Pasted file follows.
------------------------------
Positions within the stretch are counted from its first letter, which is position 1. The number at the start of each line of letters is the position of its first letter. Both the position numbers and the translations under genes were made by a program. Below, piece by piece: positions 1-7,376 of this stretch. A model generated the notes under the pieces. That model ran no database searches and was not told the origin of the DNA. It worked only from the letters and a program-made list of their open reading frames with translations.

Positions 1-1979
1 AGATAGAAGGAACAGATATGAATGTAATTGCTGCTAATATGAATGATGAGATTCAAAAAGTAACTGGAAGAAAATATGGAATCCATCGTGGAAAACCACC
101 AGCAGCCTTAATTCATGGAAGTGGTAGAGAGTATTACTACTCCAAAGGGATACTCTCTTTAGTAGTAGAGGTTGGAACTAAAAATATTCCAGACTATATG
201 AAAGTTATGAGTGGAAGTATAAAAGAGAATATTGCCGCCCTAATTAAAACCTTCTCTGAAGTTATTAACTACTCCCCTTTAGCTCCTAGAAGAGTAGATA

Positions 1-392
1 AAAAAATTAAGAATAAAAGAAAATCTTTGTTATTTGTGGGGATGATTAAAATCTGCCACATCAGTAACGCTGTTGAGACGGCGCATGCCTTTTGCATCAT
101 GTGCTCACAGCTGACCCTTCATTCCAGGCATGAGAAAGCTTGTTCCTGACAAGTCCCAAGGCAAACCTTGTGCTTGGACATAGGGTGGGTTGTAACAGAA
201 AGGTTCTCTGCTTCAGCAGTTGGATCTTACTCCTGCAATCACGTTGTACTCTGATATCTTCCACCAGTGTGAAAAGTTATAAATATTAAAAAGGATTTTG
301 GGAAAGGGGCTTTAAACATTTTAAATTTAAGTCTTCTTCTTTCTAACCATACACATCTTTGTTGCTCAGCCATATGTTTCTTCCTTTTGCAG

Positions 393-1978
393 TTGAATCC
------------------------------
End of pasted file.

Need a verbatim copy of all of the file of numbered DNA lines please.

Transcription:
Positions within the stretch are counted from its first letter, which is position 1. The number at the start of each line of letters is the position of its first letter. Both the position numbers and the translations under genes were made by a program. Below, piece by piece: positions 1-7,376 of this stretch. A model generated the notes under the pieces. That model ran no database searches and was not told the origin of the DNA. It worked only from the letters and a program-made list of their open reading frames with translations.

Positions 1-1979
1 AGATAGAAGGAACAGATATGAATGTAATTGCTGCTAATATGAATGATGAGATTCAAAAAGTAACTGGAAGAAAATATGGAATCCATCGTGGAAAACCACC
101 AGCAGCCTTAATTCATGGAAGTGGTAGAGAGTATTACTACTCCAAAGGGATACTCTCTTTAGTAGTAGAGGTTGGAACTAAAAATATTCCAGACTATATG
201 AAAGTTATGAGTGGAAGTATAAAAGAGAATATTGCCGCCCTAATTAAAACCTTCTCTGAAGTTATTAACTACTCCCCTTTAGCTCCTAGAAGAGTAGATA

Positions 1-392
1 AAAAAATTAAGAATAAAAGAAAATCTTTGTTATTTGTGGGGATGATTAAAATCTGCCACATCAGTAACGCTGTTGAGACGGCGCATGCCTTTTGCATCAT
101 GTGCTCACAGCTGACCCTTCATTCCAGGCATGAGAAAGCTTGTTCCTGACAAGTCCCAAGGCAAACCTTGTGCTTGGACATAGGGTGGGTTGTAACAGAA
201 AGGTTCTCTGCTTCAGCAGTTGGATCTTACTCCTGCAATCACGTTGTACTCTGATATCTTCCACCAGTGTGAAAAGTTATAAATATTAAAAAGGATTTTG
301 GGAAAGGGGCTTTAAACATTTTAAATTTAAGTCTTCTTCTTTCTAACCATACACATCTTTGTTGCTCAGCCATATGTTTCTTCCTTTTGCAG

Positions 393-1978
393 TTGAATCC